Musicians feel they are underpaid, while venue promoters and operators face rising rental, property and insurance costs.
“The biggest drops in venues are happening in the highest increasing rent areas. And these areas are understandably experiencing the biggest impacts,” Silver says.
“The 'bar model' has been in place for a long time where venues will make their revenue from bar sales and promoters and musicians will make their revenue from ticket sales. That leads to a lot of smaller places having to operate right on the razor’s edge. It does not take much to knock them over on the other side.”
According to Bunce and Silver, buildings alone can’t tell the whole story. It is the people who inhabit and animate them that need to be heard.
The pair reached out to various community members including artists/musicians, concert presenters/promoters, venue owners/operators, technical staff, music industry workers, and audience members.
The report highlights the Royal City’s long reputation as a socially conscious, neo-hippie college town, with a vibrant, community- oriented music scene going back to the 1970s coffeehouse folk scene and the establishment of the Hillside Festival in the ‘80s.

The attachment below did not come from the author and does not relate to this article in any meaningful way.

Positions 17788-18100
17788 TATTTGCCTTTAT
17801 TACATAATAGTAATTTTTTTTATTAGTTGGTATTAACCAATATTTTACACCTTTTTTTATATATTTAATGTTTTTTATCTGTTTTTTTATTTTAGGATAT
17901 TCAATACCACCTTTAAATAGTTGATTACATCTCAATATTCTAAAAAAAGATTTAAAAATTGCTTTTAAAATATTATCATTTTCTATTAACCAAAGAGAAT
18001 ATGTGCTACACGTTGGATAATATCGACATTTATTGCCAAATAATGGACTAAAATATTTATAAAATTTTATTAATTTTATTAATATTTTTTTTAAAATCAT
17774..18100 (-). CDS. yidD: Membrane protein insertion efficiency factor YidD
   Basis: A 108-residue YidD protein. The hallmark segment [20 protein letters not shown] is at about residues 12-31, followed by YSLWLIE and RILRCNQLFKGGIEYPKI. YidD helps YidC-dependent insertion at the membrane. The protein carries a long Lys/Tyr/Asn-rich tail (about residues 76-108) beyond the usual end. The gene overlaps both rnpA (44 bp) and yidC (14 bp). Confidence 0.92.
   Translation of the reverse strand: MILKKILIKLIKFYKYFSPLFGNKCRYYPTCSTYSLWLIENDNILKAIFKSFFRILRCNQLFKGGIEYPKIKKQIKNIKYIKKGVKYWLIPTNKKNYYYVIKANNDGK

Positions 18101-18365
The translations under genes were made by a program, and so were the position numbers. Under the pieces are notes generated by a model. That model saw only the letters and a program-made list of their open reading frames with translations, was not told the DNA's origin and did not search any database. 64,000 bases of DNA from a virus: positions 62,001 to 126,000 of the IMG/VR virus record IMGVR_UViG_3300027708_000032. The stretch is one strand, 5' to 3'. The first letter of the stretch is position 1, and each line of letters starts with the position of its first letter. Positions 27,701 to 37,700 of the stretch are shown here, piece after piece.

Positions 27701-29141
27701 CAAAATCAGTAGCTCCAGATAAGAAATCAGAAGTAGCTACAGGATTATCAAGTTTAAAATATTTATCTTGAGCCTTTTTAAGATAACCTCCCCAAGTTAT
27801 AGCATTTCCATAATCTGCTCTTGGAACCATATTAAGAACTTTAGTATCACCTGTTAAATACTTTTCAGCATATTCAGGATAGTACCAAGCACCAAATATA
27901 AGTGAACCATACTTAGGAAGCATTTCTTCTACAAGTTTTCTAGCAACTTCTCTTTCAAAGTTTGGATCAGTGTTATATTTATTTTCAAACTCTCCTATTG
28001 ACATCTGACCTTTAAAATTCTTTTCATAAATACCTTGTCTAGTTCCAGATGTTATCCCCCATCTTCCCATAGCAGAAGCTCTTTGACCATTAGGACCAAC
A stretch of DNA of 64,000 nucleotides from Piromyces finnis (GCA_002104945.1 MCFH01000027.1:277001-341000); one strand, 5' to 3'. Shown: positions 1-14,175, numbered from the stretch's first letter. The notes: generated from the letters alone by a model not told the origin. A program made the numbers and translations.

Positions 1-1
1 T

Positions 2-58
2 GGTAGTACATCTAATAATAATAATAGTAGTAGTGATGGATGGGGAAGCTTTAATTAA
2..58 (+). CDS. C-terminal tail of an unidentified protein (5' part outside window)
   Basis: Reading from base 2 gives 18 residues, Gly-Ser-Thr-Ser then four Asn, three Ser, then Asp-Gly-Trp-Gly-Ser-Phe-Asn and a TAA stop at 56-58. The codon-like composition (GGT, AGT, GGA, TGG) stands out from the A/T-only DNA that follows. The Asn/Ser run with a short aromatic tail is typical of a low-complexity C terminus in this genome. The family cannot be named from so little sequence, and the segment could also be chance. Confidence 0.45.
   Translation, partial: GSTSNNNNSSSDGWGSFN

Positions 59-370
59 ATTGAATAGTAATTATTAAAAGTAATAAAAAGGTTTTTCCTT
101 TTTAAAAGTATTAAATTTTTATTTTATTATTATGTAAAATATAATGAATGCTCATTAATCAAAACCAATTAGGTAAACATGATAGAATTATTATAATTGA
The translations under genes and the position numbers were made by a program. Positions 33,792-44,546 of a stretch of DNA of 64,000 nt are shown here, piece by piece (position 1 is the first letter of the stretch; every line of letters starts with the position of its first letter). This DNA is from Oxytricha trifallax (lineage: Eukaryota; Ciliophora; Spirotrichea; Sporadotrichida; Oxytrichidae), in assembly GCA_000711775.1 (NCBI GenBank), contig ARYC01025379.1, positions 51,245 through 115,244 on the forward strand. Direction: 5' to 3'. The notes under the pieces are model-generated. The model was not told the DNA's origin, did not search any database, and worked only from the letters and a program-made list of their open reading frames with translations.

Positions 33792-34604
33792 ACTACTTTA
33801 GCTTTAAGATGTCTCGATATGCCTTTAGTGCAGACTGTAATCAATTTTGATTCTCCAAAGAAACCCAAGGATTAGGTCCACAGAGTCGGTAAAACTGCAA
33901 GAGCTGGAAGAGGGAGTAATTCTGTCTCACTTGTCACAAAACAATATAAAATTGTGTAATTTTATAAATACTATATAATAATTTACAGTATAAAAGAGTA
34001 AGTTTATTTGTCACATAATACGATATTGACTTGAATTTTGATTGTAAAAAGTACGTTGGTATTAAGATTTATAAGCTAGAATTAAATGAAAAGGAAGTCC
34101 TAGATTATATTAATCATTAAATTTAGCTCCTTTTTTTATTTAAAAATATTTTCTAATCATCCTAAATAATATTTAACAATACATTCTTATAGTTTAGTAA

From the ‘90s to the early ’10s, downtown Guelph was packed with live venues, including the Albion Hotel, Jimmy Jazz, Van Gogh’s Ear and the eBar. Many of these venues are now closed.
Today, Guelph is challenged for accessible performance spaces.
According to the report, live music in Guelph has been slower to recover from the pandemic, likely related to space challenges and artists moving away in response to the housing crisis, resulting in fewer active groups and performers on the local scene and less disposable income for audience members.
Report findings also show that Guelph has also seen a lack of civic support compared to other cities province wide.
“In spite of some grants from its tourism division, members of the grassroots music scene feel their community is overlooked by the City of Guelph, and one interviewee claimed Guelph was the “one of the least funded cities in Ontario for arts and culture,” the report says.
Venues often rely on alcohol sales as a primary source of revenue.
But according to the report, recent studies show younger people consume less alcohol, which further explains a growing need to reconsider and potentially diversify how venues build their business models around drink sales.